Then, I add chicken broth, a bit at a time, until the mix reaches the desired consistency (I like mine somewhat thick). In goes a clove of garlic, minced and mashed, some salt, some freshly ground black pepper, a splash of red wine vinegar, a teaspoon of chicken base, a couple pinches of ground cumin, a pinch or so of dried Mexican oregano and a quarter cup or so of diced and smushed fire roasted tomatoes and their juice.
“I don’t like this,” says the Great Leader. “Too picey.”
“Yes, Great leader, it is picey. Real picey. So, I won’t give you any.” He dismisses me with a perfunctory wave of his itsy bitsy hand.
I open a can of pinto beans, put the contents into a saucepan, add some of the tomato, some cumin and oregano and a teaspoon of chicken base and set the mix to heating. Some frozen corn and lightly salted water goes into a pan and on to the heat.
I take some greens and put them in the salad spinner. The Great Leader pulls the cord that sets the spinner in motion — with great vigor. I wash grape tomatoes and add them to the greens and I make a vinaigrette with olive oil, minced shallot, red wine vinegar, a pinch of sugar, a blob of coarse-ground mustard, salt and pepper.
“Where’s the ’cado?”
“Remember, I told you the store didn’t have any.”
“Well, they had some avocados, but they weren’t ripe.”
“Well, they’re picked green and they supposedly ripen as they’re transported and while they’re on the shelf, and …”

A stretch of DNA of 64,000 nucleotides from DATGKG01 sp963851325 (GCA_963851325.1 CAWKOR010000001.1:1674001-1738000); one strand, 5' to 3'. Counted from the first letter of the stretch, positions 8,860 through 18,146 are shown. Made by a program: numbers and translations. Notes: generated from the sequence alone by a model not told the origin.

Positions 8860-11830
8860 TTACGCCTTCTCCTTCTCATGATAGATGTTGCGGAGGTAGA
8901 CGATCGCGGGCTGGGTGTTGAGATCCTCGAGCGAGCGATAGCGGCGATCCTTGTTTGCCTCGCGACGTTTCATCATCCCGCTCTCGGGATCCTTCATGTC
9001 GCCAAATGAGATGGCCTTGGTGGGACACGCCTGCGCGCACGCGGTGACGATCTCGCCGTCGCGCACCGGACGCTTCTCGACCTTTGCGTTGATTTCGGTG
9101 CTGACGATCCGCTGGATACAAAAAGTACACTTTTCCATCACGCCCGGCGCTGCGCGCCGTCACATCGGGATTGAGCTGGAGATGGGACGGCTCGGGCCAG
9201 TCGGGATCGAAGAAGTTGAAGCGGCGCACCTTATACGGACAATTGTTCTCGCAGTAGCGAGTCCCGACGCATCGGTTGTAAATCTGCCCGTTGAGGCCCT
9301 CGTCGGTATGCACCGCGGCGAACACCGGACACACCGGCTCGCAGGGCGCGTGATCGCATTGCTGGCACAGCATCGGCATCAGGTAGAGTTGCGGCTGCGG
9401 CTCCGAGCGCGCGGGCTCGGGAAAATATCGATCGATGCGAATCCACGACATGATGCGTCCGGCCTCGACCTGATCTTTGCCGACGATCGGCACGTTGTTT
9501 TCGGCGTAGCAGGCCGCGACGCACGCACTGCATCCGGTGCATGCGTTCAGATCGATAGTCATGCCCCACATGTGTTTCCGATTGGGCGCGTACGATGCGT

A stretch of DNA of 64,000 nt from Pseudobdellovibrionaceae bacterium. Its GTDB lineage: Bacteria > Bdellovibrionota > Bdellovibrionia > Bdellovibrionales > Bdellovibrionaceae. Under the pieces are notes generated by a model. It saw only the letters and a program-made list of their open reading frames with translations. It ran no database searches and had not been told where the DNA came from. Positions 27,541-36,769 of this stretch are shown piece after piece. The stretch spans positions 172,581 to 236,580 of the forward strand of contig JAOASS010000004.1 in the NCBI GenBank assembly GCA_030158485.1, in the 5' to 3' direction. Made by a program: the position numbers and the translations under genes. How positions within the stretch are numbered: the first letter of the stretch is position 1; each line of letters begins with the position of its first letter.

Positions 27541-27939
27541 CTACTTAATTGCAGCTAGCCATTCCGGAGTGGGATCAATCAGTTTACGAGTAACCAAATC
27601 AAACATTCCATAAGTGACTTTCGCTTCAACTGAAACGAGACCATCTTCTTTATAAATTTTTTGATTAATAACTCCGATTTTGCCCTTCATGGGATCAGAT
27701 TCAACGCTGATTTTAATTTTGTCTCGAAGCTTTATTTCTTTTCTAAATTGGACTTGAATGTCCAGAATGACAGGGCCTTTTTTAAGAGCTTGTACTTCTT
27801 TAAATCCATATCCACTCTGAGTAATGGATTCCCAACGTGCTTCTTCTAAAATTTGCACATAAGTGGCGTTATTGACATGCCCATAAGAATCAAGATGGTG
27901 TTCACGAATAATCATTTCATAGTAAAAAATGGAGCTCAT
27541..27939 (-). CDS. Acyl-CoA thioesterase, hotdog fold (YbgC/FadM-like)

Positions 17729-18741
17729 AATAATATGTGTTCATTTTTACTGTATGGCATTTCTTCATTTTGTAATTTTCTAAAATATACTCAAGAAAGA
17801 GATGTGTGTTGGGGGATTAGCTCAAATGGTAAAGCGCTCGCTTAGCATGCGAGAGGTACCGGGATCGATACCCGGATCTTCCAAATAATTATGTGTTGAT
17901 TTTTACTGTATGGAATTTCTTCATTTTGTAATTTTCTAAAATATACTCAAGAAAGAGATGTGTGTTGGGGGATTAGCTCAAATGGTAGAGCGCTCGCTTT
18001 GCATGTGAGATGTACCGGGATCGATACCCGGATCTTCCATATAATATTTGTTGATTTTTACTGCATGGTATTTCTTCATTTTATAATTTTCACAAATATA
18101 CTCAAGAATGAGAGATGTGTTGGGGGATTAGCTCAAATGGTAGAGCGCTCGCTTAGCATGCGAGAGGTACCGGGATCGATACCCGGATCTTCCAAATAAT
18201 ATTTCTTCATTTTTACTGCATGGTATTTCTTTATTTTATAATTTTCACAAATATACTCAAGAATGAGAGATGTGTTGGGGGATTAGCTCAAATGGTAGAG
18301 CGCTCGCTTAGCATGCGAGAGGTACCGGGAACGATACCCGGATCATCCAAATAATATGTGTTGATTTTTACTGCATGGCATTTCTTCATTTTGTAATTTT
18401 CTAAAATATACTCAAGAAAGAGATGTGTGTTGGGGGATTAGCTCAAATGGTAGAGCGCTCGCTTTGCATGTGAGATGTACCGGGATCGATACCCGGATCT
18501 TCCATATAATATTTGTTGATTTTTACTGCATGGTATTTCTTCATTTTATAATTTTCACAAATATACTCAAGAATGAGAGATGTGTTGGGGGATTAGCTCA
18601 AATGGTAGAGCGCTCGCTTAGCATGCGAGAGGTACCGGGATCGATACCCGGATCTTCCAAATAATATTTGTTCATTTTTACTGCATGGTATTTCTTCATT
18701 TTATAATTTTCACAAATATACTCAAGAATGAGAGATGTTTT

“I don’t know.”
“Why?” (I have a vision of me strapped to a rack, electrodes connected to sensitive parts of my anatomy, an inquisitor looming above me, asking, “Why?”)
To finish off the enchiladas, for each serving I spread a bit of sauce in a shallow, microwave-safe, dish. Down goes a corn tortilla. On top of that goes chicken pieces, shredded cheese and a couple tablespoons of sauce. I repeat with a second layer. I top with a third tortilla, some sauce and cheese. I make a stack for me and one for Jon (Kim Il-jon, the Great Leader’s father).
“I think I’ll fry an egg and plop it on top of the stack.”
“I want an egg.”
“OK, I’ll give you an egg as well.”
“I want an egg now.”
“Well, it’s not quite time for dinner. We’ll eat in a half hour or so.”
“I want an egg now.”
We change the schedule. I microwave my stack of enchiladas and, while they are warming, I put chicken, beans and corn on the Great Leader’s plate.
“I don’t want that plate. I want my other plate.”
I change plates. I give the Great Leader the three-compartment plastic plate emblazoned with the image of a tiger. He likes the tiger. It empowers him.
I crack two eggs into the pan. One of the yolks breaks.
“I don’t want that one. You broke it. I want the good one.”
A fine quality in a dictator — knowing who gets the spoils.
I pause and I think; “He wants the intact yolk, does he? Well, I read somewhere that undercooked egg yolks can be deadly. Hmmmm.”
Ah, but I think twice. I fully cook the egg for The Great Leader. After all, as the revered grandfather of Kim-Jong bonz, I (Kim Jong-karl) will have a special place at the Great Leaders’ table once he ascends to the peak of the power pyramid.
I think I’ll fit in well in Pyonyang. After all, I’ve trained with the Great Leader. I’m his grandfather. I know the drill.
I can’t wait for the first state banquet. I’ll tie into a pile of gobchang then send the kitchen help reeling, rejecting the dish and demanding that the nation’s only remaining pig be slaughtered and the intestines cooked to my liking.
Or heads will roll!
All hail Kim Jong-bonz.